Kimmons’ timeline extended but decision looms after city committee upholds cross-lobbying ban

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Kimmons’ timeline extended but decision looms after city committee upholds cross-lobbying ban

October 16, 2020 - 15:05

Gyata Kimmons (File photo)

Flossmoor Trustee Gyata Kimmons has a tough decision on the horizon: leave his elected position in the town he calls home or discontinue the work he does as a lobbyist in the city of Chicago.

The Chicago City Council Committee on Ethics and Government Oversight on Tuesday, Oct. 13, voted down an amendment from Mayor Lori Lightfoot to an ordinance that prohibits cross-lobbying. If passed, it would have allowed Kimmons to continue to keep both roles.

“The vote and necessity to choose between my business in Chicago and elected official service in Flossmoor is disappointing,” Kimmons said in an Oct. 14 email to the Chronicle.

Kimmons noted the ethics office established Nov. 16 as the effective date, meaning he has until then to formally make his decision. As of Oct. 14, he said he had not made that decision and expects to use all of the time he has to do so.

If Kimmons opts to vacate his trustee seat before that deadline, it would put another trustee position on the ballot this spring. Terms for the mayor and three trustees were already ending in 2021. Kimmons' term is not up until 2023, meaning the remaining two years on his term would be up for grabs in April.

While candidates started circulating petitions Sept. 22, the filing period for suburban Cook County is not until the week of Dec. 14. And Illinois law stipulates that a vacancy with at least 28 months remaining, created more than 130 days before a municipal election, be placed on the ballot for that election.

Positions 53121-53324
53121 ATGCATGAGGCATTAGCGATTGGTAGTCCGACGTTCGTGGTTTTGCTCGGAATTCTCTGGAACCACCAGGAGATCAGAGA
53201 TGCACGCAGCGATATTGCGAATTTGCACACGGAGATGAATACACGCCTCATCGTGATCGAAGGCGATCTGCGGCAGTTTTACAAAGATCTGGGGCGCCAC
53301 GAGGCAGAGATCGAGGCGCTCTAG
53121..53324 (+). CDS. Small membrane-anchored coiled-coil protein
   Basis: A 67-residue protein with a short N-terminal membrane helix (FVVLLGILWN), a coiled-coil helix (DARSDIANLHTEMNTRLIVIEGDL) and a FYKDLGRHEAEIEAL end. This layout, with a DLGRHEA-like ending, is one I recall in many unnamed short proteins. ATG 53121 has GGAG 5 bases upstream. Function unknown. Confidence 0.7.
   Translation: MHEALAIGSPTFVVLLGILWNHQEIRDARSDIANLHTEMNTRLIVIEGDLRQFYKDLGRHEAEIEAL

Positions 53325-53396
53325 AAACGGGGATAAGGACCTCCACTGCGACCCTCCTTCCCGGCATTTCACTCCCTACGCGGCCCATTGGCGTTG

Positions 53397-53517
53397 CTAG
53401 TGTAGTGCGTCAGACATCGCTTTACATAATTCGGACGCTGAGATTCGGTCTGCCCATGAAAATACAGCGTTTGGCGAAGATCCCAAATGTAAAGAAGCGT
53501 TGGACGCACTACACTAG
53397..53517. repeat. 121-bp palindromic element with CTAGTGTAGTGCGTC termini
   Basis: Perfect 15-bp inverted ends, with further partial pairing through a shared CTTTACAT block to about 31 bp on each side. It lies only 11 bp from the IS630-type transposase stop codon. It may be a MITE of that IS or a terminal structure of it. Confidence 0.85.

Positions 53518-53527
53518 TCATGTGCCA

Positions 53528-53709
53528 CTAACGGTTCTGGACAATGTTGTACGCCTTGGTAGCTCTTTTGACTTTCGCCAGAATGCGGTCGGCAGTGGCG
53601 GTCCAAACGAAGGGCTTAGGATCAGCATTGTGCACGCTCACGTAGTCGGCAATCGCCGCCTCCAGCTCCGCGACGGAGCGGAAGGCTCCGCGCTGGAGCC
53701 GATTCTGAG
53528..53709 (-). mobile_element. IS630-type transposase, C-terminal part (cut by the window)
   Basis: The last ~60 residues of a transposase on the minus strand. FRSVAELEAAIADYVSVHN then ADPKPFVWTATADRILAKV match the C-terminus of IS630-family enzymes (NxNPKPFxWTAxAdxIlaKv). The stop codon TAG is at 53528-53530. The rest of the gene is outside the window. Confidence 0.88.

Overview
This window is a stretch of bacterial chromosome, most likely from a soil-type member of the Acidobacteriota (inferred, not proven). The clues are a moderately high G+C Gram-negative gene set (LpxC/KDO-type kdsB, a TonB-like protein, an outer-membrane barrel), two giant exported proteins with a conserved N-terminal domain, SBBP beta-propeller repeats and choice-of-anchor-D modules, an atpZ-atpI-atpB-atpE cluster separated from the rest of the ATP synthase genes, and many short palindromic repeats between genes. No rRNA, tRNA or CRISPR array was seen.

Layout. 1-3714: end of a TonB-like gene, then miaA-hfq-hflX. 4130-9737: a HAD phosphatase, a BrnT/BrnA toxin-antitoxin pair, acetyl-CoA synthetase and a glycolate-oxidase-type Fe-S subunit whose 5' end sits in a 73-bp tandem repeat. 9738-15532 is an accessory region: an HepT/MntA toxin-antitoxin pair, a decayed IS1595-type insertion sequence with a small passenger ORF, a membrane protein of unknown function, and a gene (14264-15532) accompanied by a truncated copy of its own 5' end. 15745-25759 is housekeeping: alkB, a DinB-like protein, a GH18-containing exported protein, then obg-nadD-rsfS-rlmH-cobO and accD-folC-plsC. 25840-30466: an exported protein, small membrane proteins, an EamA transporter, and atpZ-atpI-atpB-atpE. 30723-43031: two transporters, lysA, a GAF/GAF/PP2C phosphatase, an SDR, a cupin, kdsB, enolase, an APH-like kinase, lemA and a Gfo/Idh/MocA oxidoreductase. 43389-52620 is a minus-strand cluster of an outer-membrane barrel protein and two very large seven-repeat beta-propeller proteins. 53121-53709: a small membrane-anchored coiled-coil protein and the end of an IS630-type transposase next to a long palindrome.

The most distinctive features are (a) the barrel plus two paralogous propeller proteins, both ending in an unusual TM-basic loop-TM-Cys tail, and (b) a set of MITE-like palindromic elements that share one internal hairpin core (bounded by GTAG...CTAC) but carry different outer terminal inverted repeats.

Mayor Paul Braun said he thinks that would be the case if Kimmons decides to vacate the seat, but “that’s his decision to make.”

Kimmons was elected a trustee in April 2019 and took his seat that May. He has served as a lobbyist for roughly the past 11 years. And as of 2015, he has done that work for Ridge Strategy Group, a company he founded and for which he serves as CEO. He lobbies the City of Chicago on behalf of clients such as Walmart, Starbucks and McDonald’s.

Kimmons said he checked with the city prior to April 2019 to make sure there would not be any issues if he won a seat on the Flossmoor Village Board. He similarly talked to people in Flossmoor to clear all of his bases and was told there were no conflicts.

But in December 2019, Chicago passed an ordinance that banned “cross-lobbying” — preventing Chicago aldermen from lobbying state and local government but also vice versa. It makes Kimmons’ business and public service a conflict in the eyes of the city.

That law originally was set to go into effect in April, but Chicago’s Ethics Board held off on enforcing the rule as Lightfoot backed the proposed amendment that was ultimately called for a vote Oct. 13. It reportedly failed in a unanimous decision.

While Kimmons has held off on making a formal decision, he told the Chronicle in September the choice he makes will be in line with the ethics regulations.

“I always want to be in compliance,” he said. “I’ve never not been in compliance. I will always do that.”

Braun said he understands the ethics concerns the city has regarding cross-lobbying, but he thought Chicago aldermen could have considered allowing Kimmons to continue by grandfathering his situation, which existed before the law was passed. Braun said he also hoped they might have considered allowing Kimmons to at least serve out his term before putting the measure into affect.

As it stands, Braun said the decision denies Flossmoor residents a full term with a trustee they elected under different regulations.

“It’s unfortunate,” Braun said. “In some respects, it’s almost a disenfranchisement of Flossmoor voters.”